'I felt so powerless,' mother of Shan Tynan talks to Ray Darcy about daughter's diagnosis

The pair are an inspiration

Carlow Live Reporter


Carlow Live Reporter



Carlow Carlow Carlow

Leona Tynan pictured on Wednesday with Ray Darcy and her daughter, Shauntelle

Carlow woman Shauntelle "Shan" Tynan is celebrating one year free of active cancer following pioneering cancer treatment in the US.

Shan was diagnosed with Histiocytosis X when she was sixteen, a rare form of cancer and travelled to Houston, Texas in 2017 after raising over €750k for a ground-breaking treatment there when her video appeal for donations went viral.

"To be told that we had to come up with a minimum of €500,000 just for the initial treatment in a couple of months, in my head I was saying this can't happen so I'm going to lose my child.

"I felt so powerless. She was really miserable and I decided I was going to cook her favourite dinner [which is a roast]," her mother Leona told the Ray D'Arcy Show on RTÉ Radio 1 on Wednesday.

Leona said she had no idea that Shan had posted a video online until donations came flooding in.

"I was down in the kitchen cooking the dinner and my phone started to buzz because she had uploaded this video unknownst to me. It was just in the moment and she went with it.

"Everything was boiling over while I was looking at my phone and I thought there's an error, something is going on like, and I started screaming the house down because there was so many emails coming in from GoFundMe that I couldn't keep track.

"Within a few minutes, it was over like €100,000. For the next 24 hours, the dinner boiled over, we didn't sleep, we just sat there refreshing the page. This meant everything to us. I can't even describe it."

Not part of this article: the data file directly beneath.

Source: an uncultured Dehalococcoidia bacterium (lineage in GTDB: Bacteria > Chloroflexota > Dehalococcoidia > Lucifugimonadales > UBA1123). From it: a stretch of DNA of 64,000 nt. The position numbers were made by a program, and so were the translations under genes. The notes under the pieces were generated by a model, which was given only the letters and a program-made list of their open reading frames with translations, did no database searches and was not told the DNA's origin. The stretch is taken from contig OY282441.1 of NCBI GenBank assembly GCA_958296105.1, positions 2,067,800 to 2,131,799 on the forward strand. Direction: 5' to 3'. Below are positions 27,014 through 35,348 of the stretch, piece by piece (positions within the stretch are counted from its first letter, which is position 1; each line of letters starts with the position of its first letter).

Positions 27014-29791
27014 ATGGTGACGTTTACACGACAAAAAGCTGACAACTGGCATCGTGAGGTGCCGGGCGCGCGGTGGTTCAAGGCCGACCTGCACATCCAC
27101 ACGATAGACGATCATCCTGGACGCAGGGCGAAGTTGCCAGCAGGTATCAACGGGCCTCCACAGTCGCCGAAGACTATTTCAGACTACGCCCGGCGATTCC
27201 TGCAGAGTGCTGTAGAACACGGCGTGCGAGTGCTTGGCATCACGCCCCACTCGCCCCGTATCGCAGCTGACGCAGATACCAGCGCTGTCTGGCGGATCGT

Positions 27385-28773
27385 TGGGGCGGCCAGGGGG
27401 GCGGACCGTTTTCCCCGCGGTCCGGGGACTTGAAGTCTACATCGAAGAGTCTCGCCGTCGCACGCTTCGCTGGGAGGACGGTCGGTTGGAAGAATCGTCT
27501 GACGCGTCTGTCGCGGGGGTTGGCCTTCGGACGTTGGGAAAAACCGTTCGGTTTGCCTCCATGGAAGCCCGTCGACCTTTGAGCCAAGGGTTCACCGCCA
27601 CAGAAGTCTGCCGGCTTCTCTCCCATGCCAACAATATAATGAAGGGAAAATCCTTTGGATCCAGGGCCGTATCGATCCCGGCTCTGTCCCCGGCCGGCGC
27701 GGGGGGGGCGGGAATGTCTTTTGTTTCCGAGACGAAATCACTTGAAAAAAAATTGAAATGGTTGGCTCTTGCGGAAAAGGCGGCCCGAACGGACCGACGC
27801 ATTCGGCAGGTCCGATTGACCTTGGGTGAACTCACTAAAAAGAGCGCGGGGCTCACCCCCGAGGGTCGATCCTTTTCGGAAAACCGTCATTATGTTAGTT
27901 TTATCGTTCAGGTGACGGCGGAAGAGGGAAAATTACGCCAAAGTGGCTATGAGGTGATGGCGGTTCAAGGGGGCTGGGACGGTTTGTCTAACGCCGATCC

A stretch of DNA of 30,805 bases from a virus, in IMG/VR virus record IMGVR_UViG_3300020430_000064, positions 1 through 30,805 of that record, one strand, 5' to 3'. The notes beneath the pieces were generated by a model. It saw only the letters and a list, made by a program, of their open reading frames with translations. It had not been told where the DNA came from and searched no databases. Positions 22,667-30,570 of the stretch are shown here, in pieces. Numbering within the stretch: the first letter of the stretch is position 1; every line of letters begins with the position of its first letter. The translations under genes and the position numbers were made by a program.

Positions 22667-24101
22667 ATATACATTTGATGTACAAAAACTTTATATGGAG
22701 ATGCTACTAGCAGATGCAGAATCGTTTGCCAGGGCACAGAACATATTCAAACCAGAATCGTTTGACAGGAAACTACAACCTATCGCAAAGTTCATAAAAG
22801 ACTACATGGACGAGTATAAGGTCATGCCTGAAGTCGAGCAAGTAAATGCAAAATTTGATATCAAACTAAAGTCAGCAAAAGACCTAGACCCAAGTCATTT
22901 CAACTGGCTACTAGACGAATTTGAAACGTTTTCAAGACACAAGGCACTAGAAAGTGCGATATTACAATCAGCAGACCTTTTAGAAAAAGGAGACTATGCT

Shan stayed in Texas to receive treatment for 20 months, returning home to Ireland one year ago.

"I had to go to Texas and this was the last video I thought I'd upload on it. I feel like I can never say thank you enough. That year [in the States] was just so powerful for me. Everything worked out perfectly," Shan said.

The young woman said her life is now back on track as she has gone from planning her funeral to planning her future.

"I matured really well in the hospital but anything outside the hospital, like real adult life struggles, college, things like that, I missed out on.

"When you have to plan your funeral and do that kind of almost with a smile because you want to be positive about it and you want that experience to be good for the people around you."

Shan added: "I didn't really think about it being a funeral for myself but for the living and the people who would be there and how they would cope when I was gone...it wasn't about me.

"Obviously I wanted to live but at the same time, I was worried about everyone else around me if I was gone. That was like the biggest struggle. [The doctors in Texas] always tried to keep me positive and always approached everything with a smile. That's what helped us."

Shan said while there is no cure for her cancer, it is dormant which allows her to live normally.

"It doesn't actually get to cancer-free, but it gets to no active cancer. There's no cure but it's dormant. There's no evidence of the disease for a year now. It's brilliant.

"I'm on one oral chemo tablet a day and I'm on a few other medications but I'm doing really well.

"The first thing I did was get back into fitness because I lost a lot of my stamina throughout chemo and I obviously gained a lot of weight on steroids. I exercise twice a week, I do intense classes and then I do a walk each day.

"I'm looking into college now. Now I'm ready. I have a boyfriend, he's amazing, he's been very supportive."

Shan and Leona are now looking forward to spending Christmas with their family in Carlow. 

"I'm so proud of her, we've come a long way. There was days there where it didn't look very bright, it was very tough. We're excited now," Leona said.